Holiday Movie Month: "Enemy of the State" Review

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Robert Clayton Dean, played by Will Smith, is a devoted father, husband, and attorney shopping for a sexy gift for his wife. What he doesn't know is that he was given a videotape from a friend (Jason Lee) regarding the recent murder of a U.S. senator led by corrupt National Security Agency official Thomas Reynolds (Jon Voight).
3.5

Holiday Movie Month: "Enemy of the State" Review

Rating: R (language and violence)
Length: 132 minutes
Release Date: November 20, 1998
Directed by: Tony Scott
Genre: Action/Crime/Mystery

In "Enemy of the State," Robert Dean (Will Smith) is the classic case of a man in the wrong place at the wrong time. He is minding his own business, trying to buy gifts for his family, when he runs into an old school chum named Zavitz (Jason Lee). Unbeknownst to Robert, Zavitz has taken pictures that prove that a shadowy government agent named Reynolds (Jon Voight) murdered a member of Congress. When they run into each other, Zavitz is trying to escape Reynolds' henchman, and he throws the evidence in Robert's shopping bag. The National Security Agency (NSA) now thinks the two are in cahoots, and Robert becomes the titular enemy of the state.

Reynolds uses all the tools at his considerable disposal to begin ruining Roberts' life. He damages his credit and plants stories in the press that make the labor lawyer look like a complete fraud. As if his professional and financial ruination isn't enough, they also plant evidence of Robert having an affair with an old flame named Rachel Banks (Lisa Bonet), which doesn't sit well with his wife Carla (Regina King). In a matter of hours, through no fault of his own, Robert's life is circling the drain, and several NSA agents are trying to track him down and possibly kill him. He has no choice but to run, which of course makes him look guilty to everyone around him.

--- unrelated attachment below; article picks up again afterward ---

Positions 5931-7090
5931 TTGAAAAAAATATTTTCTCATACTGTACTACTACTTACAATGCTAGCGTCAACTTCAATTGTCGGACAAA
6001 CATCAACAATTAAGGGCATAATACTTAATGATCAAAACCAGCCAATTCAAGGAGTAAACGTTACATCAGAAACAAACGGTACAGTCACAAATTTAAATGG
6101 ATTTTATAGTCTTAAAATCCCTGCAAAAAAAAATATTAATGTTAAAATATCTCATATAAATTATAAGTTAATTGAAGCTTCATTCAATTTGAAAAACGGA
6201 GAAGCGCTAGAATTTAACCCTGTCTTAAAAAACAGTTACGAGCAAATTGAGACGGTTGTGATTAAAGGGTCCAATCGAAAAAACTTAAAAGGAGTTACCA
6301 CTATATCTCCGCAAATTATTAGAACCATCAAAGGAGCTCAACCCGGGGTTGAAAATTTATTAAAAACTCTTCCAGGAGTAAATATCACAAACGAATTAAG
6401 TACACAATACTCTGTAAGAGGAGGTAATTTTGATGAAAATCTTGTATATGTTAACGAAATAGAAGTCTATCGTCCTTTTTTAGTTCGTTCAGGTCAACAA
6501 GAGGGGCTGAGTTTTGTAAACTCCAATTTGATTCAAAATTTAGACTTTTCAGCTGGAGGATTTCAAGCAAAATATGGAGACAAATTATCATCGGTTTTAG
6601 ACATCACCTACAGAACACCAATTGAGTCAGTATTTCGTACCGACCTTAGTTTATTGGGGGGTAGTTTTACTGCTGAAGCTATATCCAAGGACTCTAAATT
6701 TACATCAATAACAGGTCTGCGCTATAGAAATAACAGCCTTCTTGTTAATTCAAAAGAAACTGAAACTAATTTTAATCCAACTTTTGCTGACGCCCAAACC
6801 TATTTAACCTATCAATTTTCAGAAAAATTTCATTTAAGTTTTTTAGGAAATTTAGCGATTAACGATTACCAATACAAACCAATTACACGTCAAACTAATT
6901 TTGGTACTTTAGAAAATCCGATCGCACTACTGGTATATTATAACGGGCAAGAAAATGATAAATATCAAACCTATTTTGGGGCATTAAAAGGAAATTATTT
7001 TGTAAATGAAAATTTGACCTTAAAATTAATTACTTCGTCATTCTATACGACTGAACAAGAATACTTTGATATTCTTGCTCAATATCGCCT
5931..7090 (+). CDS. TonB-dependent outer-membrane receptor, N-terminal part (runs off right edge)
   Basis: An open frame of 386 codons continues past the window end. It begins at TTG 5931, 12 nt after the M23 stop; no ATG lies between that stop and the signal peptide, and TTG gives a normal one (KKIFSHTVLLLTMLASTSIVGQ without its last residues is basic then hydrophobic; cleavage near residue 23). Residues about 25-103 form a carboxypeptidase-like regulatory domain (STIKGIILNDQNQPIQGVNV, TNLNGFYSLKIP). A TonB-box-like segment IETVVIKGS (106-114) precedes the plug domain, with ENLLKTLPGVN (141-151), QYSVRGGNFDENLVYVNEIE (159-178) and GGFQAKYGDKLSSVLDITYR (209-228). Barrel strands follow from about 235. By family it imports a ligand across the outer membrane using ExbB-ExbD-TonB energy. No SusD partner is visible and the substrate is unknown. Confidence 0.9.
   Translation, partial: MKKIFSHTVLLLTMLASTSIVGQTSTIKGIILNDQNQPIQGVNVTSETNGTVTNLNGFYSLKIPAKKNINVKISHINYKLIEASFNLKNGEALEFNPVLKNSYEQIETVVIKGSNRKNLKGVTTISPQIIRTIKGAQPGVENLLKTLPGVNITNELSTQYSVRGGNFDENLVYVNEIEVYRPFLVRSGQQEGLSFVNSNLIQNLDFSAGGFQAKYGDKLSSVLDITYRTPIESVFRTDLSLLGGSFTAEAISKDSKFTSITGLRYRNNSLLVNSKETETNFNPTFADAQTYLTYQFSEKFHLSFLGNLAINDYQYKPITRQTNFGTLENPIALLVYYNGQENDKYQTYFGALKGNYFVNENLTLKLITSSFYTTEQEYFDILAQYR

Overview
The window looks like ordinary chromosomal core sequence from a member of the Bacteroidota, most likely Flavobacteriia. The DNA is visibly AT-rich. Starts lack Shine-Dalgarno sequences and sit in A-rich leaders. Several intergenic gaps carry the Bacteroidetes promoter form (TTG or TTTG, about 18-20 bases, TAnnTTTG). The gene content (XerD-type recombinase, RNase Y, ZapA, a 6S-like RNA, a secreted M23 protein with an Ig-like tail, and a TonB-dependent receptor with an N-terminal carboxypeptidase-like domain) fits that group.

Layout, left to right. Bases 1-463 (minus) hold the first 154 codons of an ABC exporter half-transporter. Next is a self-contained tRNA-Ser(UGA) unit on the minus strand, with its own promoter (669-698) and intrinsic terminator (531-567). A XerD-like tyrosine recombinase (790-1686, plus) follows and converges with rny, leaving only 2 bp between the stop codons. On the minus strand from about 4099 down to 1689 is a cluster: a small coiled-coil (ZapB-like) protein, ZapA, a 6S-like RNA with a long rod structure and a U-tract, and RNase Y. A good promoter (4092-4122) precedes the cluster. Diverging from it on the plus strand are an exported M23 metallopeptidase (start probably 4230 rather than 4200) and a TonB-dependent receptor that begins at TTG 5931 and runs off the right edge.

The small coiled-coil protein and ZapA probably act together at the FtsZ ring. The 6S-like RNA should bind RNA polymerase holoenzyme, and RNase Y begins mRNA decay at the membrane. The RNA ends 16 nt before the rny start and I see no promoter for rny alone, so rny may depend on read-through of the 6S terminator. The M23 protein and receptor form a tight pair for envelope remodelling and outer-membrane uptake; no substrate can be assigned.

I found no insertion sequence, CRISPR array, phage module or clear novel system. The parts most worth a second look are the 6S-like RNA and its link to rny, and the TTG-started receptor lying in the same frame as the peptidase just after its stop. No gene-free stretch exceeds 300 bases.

The film shifts into full action mode at this point, including several chase scenes, and surveillance technology is being used to track Roberts' every move. Enter Edward Lyle (Gene Hackman), a mysterious man who knows more about surveillance than almost anyone on the planet outside of the NSA. He helps Robert escape the government's surveillance, teaching him that nearly everything can become a tracking device. With Lyle's help, Robert might just escape Reynolds' clutches, but trying to repair his tattered life and relationships might prove to be a much harder task.

In a world where Edward Snowden has announced that the government is keeping data on millions of phone calls and other personal information, "Enemy of the State" looks to be almost prescient, considering that it was released in 1998. The technology that the government workers use to keep tabs on Robert felt fictional when the film was released, but it now looks almost commonplace. Somehow, fifteen years after the film's theatrical release, the story looks more plausible than ever, as if this kind of thing could actually happen to some poor, unsuspecting citizen. In this sense, the film seems ahead of its time, even though the filmmakers couldn't have possibly known at the time what it was that they were tapping into.

Director Tony Scott also helmed "Top Gun," the film that made him famous and gave him the clout to make almost any film he wanted. In that film, he was recognized for his ability to make aerial combat look almost poetic; in "Enemy of the State," he uses similar filming techniques and lots of overhead shots to make the many chase scenes in the movie look gorgeous. There aren't all that many foot chases in films these days, as car chases and technology have taken a lot of the fun out of them. Scott is a visionary who realizes the excitement that a well-executed foot chase can bring, which is why Robert spends more than half the film on the run. It keeps viewers' pulses going and keeps them highly engaged in the film, which manages to be both cerebral and full of action.

Smith was fresh off the huge success of "Men in Black" and "Independence Day" when "Enemy of the State" was released. He had shown his action hero mettle by then, but always as the funny guy or comic relief. "Enemy of the State" gave him a chance to show that he could play the action hero without the swagger or funny antics, which likely helped his career. When funnymen like Jim Carrey or Will Ferrell try to play straight drama, audiences seem to balk, but Smith somehow managed to dodge that bullet and be accepted by audiences in both comedic and dramatic roles. "Enemy of the State" helped him prove early in his film career that he could do both, since he turns in a frantic, smart performance. His gritty performance not only helped his career but helped make the entire premise of the film completely plausible, even before Edward Snowden became a household name.

Rating: 3.5 out of 5